This reinforces the narrative of self-defence and the need to protect Israeli civilians at all costs - a theme which emerges among all tweets during the period of the offence - while completely erasing the underlying causes of Palestinian resistance: decades of occupation, the blockade of Gaza and the systematic oppression of Palestinians.

Another theme that emerges from the set of tweets published during the attack is the dehumanisation and normalisation of violence towards Palestinians. Palestinians who are killed by the IOF are denied their right to privacy and dignity in death. Instead, their faces are plastered across Twitter in updates celebrating the murder of those affiliated with Islamic Jihad. 

These tweets, which depict pictures of these men alongside a red backdrop and bold white text resembling a combat video game, portray the targeted individuals as mere figures of menace and danger, conveniently stripping them of their humanity and reducing them to mere threats.

The wording of the sentences is concise, direct and uses strong language. Phrases like “directly responsible”, “imminent threat” and “central figure” create a sense of urgency. This type of language aims to evoke a strong emotional response (evident in the comment section) and solidify support for the IOF’s actions.

Of course, the children and women who went to sleep and never woke up are not featured on the IOF’s Twitter page at all. This selective representation of events is another symptom of military propaganda, which downplays and omits certain and reference to civilian deaths.

When military propaganda portrays Palestinian civilians as threats, it normalises the use of violence against them. This leads to the desensitisation of the suffering and loss of Palestinian lives. The repeated exposure to dehumanising narratives creates an environment where acts of violence against Palestinians are seen as acceptable or even necessary.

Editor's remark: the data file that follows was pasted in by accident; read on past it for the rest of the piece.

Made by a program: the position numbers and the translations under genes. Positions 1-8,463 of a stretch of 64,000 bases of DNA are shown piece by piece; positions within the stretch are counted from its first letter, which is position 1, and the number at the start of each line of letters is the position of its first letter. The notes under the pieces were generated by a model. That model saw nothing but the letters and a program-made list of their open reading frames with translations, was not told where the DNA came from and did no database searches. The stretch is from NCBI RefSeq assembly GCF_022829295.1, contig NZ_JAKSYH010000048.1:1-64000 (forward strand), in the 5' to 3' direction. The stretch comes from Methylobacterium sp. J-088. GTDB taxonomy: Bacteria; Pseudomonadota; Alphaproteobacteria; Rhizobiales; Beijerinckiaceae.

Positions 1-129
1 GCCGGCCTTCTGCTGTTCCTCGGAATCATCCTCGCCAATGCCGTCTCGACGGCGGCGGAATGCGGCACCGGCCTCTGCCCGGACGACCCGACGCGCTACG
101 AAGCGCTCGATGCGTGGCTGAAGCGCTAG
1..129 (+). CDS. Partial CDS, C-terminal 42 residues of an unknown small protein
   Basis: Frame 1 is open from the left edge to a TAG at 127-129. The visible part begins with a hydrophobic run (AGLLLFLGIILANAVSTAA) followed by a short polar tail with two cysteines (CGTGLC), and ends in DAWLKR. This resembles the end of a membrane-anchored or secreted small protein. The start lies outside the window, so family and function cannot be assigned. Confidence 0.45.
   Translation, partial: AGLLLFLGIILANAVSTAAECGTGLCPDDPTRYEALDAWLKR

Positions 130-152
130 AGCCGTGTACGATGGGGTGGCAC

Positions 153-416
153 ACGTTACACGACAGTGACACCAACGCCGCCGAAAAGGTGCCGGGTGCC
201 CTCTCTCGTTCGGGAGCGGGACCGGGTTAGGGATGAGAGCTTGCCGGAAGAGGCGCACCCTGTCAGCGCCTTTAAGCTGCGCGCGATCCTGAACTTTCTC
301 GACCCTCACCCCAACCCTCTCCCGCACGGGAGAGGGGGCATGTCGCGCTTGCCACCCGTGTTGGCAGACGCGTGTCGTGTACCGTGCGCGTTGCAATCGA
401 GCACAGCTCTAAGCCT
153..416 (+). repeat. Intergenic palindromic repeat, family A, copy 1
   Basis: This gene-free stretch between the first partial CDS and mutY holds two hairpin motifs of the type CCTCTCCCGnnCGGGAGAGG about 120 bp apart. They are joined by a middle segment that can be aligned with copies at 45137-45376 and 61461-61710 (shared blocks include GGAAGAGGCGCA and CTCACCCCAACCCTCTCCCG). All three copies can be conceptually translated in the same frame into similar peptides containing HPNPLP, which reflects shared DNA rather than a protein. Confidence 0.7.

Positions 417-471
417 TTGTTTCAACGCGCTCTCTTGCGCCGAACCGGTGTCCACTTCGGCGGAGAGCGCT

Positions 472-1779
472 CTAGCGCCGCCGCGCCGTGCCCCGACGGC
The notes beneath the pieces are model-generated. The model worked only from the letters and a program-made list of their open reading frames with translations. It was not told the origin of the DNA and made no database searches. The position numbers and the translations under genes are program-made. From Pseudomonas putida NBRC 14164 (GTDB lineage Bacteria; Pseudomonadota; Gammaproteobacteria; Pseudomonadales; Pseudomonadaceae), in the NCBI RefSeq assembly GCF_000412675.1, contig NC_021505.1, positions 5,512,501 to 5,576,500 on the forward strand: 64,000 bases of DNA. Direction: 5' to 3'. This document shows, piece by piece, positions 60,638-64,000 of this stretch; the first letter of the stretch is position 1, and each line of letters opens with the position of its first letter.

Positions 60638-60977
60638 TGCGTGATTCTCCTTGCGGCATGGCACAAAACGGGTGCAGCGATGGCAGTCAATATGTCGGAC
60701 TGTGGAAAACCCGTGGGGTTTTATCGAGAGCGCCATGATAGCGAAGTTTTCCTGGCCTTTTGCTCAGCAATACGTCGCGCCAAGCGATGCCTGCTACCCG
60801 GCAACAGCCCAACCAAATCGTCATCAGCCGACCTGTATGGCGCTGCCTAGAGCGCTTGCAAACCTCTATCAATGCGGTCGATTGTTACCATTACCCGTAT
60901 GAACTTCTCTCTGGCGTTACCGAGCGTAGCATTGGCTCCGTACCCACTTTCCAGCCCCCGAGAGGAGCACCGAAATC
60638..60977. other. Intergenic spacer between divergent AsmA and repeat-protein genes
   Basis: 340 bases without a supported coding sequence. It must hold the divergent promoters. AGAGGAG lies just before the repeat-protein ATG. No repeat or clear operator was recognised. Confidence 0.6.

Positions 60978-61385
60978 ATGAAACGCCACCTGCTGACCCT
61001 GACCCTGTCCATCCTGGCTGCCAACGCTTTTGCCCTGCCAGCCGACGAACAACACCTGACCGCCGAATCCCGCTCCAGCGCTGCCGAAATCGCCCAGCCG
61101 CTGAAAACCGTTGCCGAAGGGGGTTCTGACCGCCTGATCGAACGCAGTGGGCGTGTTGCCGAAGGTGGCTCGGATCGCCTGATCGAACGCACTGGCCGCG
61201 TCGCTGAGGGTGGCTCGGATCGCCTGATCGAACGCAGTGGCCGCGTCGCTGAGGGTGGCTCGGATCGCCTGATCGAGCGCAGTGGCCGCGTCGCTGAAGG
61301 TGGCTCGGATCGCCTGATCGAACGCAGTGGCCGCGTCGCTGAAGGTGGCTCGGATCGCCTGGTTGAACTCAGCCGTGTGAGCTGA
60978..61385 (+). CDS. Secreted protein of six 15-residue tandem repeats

Not only do the tweets aim to justify crimes against humanity by portraying heinous acts under an illegal occupation as ‘self-defence’, thereby dehumanising Palestinians and normalising violence against them, they also appeal to nationalism and patriotism.

Military propaganda evokes nationalistic sentiments and appeals to patriotism to attract support for military actions. Ultimately, IOF’s messaging emphasises the defence of the Jewish homeland and the protection of the Jewish Israeli citizens, messaging that resonates deeply with those who have bought into Zionist propaganda.

The influence of these tweets on readers, especially those unaware of the accurate historical and current context, can be significant in shaping their perception regarding the Palestinian cause.

By crafting a narrative that conveniently overlooks the nuances of the Palestinian struggle, the IOF succeeds in rendering the uninformed to stay silent and apathetic towards the plight of Palestinians, creating a culture where violence is normalised and empathy is eroded. 

Sarah Amr is a Palestinian writer interested in media discourse and liberation movements. She holds a Bachelor of Arts in Media and Communications from the University of Sussex.

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Opinions expressed in this article remain those of the author and do not necessarily represent those of The New Arab, its editorial board or staff.